The aluminum can is a package built for the circular economy
. A used beverage can (UBC) serves as a “technical nutrient” as it is returned to the material stream as feedstock at the end of its useful life. Aluminum cans are recycled over and over again in a closed loop process. Aluminum is also by far the most valuable material in the recycling bin
on a per ton basis. Since many municipal recycling programs rely on re-selling collected material to subsidize their efforts, it is no exaggeration to say that many of these programs would not be financially viable without the aluminum scrap stream.
The particular value of aluminum should be recognized in state and municipal recycling policy.
While the amount of recycled content in the average aluminum can far exceeds competitive packaging types, there is room for significant improvement in the aluminum can recycling rate.
The aluminum industry’s ultimate goal is to recycle every can that’s produced.
Responsible, comprehensive and sensible recycling policy is needed to achieve this goal. The Aluminum Association and its members have invested in research, outreach, education and program development for decades to help municipalities implement effective recycling programs. The aluminum industry supports recycling programs that not only place value on recycling as a whole, but also recognize the inherent value in the aluminum can.
Following are the Aluminum Association’s positions on a number of specific recycling policy prescriptions:
- Container Deposit Laws: The aluminum industry has documented the high quality and quantity of recycled beverage cans reclaimed from states with deposit legislation. An analysis by environmental research firm Circular Matters showed that while the ten U.S. deposit states represent about a quarter of all can consumption, they represent more than one-third of all cans recycled each year. Recycling rates for aluminum cans average more than 80 percent in states with deposit laws as compared to 40 percent in states without such laws. The material returned is also of far better quality, making recycling easier and more economical. The aluminum can industry supports a set of “best practice” principles for effective deposit programs. Learn more.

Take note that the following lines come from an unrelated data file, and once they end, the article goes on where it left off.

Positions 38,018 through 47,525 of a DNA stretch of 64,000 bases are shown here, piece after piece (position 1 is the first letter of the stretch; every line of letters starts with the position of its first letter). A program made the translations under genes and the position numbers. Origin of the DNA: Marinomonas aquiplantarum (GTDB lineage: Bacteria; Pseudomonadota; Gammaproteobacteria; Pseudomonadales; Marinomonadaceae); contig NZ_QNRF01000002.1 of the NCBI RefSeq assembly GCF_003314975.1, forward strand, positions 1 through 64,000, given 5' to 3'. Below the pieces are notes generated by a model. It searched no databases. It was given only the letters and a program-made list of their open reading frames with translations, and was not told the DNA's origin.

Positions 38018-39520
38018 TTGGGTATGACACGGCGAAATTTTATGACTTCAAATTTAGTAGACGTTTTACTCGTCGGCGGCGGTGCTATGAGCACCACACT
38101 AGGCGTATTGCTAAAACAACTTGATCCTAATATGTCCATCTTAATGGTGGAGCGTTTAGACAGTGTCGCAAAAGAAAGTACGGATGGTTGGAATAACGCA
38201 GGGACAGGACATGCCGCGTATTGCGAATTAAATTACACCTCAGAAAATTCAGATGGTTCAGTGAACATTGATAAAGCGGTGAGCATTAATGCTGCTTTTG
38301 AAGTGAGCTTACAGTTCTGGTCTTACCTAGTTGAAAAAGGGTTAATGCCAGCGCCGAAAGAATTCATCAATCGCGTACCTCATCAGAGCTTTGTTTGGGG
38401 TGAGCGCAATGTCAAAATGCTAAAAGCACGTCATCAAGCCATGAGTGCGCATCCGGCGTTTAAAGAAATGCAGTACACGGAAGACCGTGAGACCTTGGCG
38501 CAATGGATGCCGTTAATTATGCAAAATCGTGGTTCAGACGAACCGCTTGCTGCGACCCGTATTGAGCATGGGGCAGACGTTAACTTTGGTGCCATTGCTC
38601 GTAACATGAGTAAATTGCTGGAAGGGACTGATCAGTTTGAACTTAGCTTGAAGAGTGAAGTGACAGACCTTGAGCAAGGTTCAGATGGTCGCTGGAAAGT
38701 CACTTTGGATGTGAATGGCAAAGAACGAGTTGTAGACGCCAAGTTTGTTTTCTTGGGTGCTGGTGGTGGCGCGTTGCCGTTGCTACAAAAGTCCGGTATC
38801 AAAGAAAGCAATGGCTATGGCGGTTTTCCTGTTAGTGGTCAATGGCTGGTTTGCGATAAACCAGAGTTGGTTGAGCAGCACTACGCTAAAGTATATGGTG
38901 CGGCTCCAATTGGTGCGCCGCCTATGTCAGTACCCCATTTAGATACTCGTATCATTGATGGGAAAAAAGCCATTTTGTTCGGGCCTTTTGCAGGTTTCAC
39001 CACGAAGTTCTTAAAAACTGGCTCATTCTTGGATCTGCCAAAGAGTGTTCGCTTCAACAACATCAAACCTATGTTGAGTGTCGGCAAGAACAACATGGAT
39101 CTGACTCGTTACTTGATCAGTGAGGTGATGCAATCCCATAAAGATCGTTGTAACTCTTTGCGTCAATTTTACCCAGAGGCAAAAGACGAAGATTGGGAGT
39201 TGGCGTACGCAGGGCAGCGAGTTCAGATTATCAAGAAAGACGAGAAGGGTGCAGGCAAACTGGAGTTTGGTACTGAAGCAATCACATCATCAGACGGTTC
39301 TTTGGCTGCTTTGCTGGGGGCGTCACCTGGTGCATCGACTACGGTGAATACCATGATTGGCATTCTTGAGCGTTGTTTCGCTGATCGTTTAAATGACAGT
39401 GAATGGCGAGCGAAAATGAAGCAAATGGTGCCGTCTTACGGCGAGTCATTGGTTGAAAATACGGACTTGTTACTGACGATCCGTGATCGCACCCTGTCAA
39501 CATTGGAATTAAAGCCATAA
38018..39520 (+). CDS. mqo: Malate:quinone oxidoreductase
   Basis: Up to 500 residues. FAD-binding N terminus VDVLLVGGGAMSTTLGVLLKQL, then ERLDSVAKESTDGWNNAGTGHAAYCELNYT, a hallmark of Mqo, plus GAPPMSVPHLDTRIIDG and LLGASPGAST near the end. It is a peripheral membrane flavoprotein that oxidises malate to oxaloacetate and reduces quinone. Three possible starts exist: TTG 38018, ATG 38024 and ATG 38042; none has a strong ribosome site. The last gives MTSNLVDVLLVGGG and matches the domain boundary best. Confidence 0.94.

- Pay-As-You-Throw: The Aluminum Association supports recycling systems that assign value to recyclable materials and that properly reflect the cost of wasting natural resources. Encouraging consumers to recycle more and waste less achieves a higher level of aluminum diversion. The industry supports pay as you throw (PAYT) policies that assign fees and other incentives to encourage recycling. The industry also recognizes the importance of protecting material quality in a PAYT environment, as well as the importance of environmental equity to ensure that economically disadvantaged segments of the population are not negatively affected.
- Landfill Bans: Each year in the United States around $800 million worth of aluminum cans end up in landfills. This wasted value represents a loss to the environment and the overall economy. Cans aren’t trash. Used beverage cans are a valuable raw material stream for the aluminum industry, and the Aluminum Association supports legislation that keeps post-consumer used beverage cans out of landfills. Landfill bans like those passed in North Carolina and Wisconsin achieve the specific goal of constituent awareness, and the broader goal of material diversion. Such bans should be considered as part of comprehensive recycling policies that route valuable material back into the circular economy.
- Landfill Tipping Fee Adjustments: In line with other policies that properly recognize the true cost of burying valuable natural resources, we support state efforts to increase low tipping fees and surcharges, and support efforts to use those funds to bolster recycling infrastructure and increase aluminum can recovery.